Note to self: don't read books that describe your worst nightmare. And yet...I cannot...look...away.

I gave it four stars only because it was so depressing in a too likely to happen kind of way. But it was really good. The ending was a little lame, but I'm sure this was a tough book to write an ending to. ( )
  S.D. | Apr 4, 2014 |
amazing story of man and his son, walking through post apocayptic ash, "carrying the light," looking for "the good guys," perfectly read by Tom Stechschulte. Beautifully rendered story of father - son love. Very difficult; very beautiful. ( )
  DavidO1103 | Apr 3, 2014 |
Showing 1-5 of 1000 (next | show all)
But McCarthy’s latest effort, The Road, is a missed opportunity.
 
Like Steinbeck, McCarthy shepherds his protagonists from an apocalypse of man's making into a hell where man himself is the scourge. Like Steinbeck, McCarthy never holds more than a fistful of scavenged victuals between his heroes and death. And like Steinbeck, McCarthy conjures from this pitiless flight the miracle of unswerving humanity. Astonishingly, this is a book about grace.
added by eereed | editThe Telegraph, Chris Cleave (Nov 12, 2006)
 
With only the corpse of a natural world to grapple with, McCarthy's father and son exist in a realm rarely seen in the ur-masculine literary tradition: the domestic. And from this unlikely vantage McCarthy makes a big, shockingly successful grab at the universal.
added by eereed | editSlate, Jennifer Egan (Oct 10, 2006)
 
“The Road” is a dynamic tale, offered in the often exalted prose that is McCarthy’s signature, but this time in restrained doses — short, vivid sentences, episodes only a few paragraphs or a few lines long, which is yet another departure for him.
 
Post-apocalyptic fiction isn't automatically better when written by Cormac McCarthy, but he does have a way of investing genre clichés with fine gray tones and morose poetry.
added by eereed | editA.V. Club, Noel Murray (Oct 5, 2006)
 

» Add other authors (18 possible)

Author nameRoleType of authorWork?Status
McCarthy, Cormacprimary authorall editionsconfirmed
McCarthy, Cormacmain authorall editionsconfirmed
Stechschulte, TomReadersecondary authorsome editionsconfirmed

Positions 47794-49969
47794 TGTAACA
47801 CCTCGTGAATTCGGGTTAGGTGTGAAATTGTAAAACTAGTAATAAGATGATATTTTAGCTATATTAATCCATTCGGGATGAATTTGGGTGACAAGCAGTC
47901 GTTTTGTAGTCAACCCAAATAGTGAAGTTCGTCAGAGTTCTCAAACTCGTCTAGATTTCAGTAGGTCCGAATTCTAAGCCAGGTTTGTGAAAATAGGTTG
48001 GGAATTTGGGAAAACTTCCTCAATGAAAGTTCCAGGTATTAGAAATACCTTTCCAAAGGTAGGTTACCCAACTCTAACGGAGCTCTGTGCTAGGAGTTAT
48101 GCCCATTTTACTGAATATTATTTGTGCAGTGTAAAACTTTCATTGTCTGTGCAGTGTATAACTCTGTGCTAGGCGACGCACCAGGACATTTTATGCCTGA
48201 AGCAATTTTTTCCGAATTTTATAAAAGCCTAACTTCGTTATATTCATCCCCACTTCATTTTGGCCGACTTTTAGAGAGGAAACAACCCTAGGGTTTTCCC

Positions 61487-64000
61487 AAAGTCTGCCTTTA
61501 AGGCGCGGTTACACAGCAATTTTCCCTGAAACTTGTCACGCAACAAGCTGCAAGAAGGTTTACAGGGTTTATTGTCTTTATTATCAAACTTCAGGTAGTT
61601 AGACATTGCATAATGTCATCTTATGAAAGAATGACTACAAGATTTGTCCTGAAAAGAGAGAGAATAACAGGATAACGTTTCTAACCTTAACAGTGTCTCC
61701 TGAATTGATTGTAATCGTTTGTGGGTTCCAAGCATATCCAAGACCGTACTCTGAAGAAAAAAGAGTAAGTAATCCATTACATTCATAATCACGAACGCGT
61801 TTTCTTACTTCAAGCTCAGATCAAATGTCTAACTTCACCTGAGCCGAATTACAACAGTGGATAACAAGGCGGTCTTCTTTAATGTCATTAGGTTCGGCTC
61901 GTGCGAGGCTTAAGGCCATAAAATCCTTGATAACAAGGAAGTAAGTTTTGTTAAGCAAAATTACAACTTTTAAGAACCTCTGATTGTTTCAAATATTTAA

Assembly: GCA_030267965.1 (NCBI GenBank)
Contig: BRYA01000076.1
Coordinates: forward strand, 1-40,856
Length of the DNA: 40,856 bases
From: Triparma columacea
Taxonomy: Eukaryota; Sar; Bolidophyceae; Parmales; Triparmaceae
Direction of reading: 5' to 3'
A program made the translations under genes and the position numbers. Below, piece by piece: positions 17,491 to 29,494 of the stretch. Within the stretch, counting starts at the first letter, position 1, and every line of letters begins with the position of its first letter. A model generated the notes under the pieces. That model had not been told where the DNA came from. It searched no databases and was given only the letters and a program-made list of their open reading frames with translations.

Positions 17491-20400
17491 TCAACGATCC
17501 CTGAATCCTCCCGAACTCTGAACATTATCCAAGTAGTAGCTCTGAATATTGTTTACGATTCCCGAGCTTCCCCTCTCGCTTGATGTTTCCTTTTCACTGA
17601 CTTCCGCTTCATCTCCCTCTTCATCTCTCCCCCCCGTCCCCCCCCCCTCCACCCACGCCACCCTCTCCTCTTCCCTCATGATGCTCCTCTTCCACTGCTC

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Epigraph
Dedication
This book is dedicated to John Francis McCarthy
First words
When he woke in the woods in the dark and the cold of the night he'd reach out to touch the child sleeping beside him.
Quotations
He'd not have thought the value of the smallest thing predicated on a world to come. It surprised him. That the space which these things occupied was itself an expectation (149).
From daydreams on the road there was no waking. He plodded on. He could remember everything of her save her scent. Seated in a theatre with her beside him leaning forward listening to the music. Gold scrollwork and sconces and the tall columnar folds of the drapes at either side of the stage. She held his hand in her lap and he could feel the tops of her stockings through the thin stuff of her summer dress. Freeze this frame. Now call down your dark and your cold and be damned.
He pulled the boy closer. Just remember that the things you put into your head are there forever, he said. You might want to think about that.

You forget some things, don't you?

Yes. You forget what you want to remember and you remember what you want to forget.
It took two days to cross that ashen scabland. The road beyond fell away on every side. It's snowing, the boy said. He looked at the sky. A single gray flake sifting down. He caught it in his hand and watched it expire there like the last host of christendom.
He thought if he lived long enough the world at last would be lost. Like the dying world the newly blind inhabit, all of it slowly fading from memory.
Last words
(Click to show. Warning: May contain spoilers.)
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Wikipedia in English (2)

Book description
The Road follows a man and a boy, father and son, journeying together for many months across a desolate, post-apocalyptic landscape, some years – the period of time almost the same as the age of the boy – after a great, unexplained cataclysm.
Haiku summary
His world burned away,
A man walks seaward;
Tries to save the son.
(miken32)

No descriptions found.

(see all 2 descriptions)

In a novel set in an indefinite, futuristic, post-apocalyptic world, a father and his young son make their way through the ruins of a devastated American landscape, struggling to survive and preserve the last remnants of their own humanity.

(summary from another edition)

» see all 11 descriptions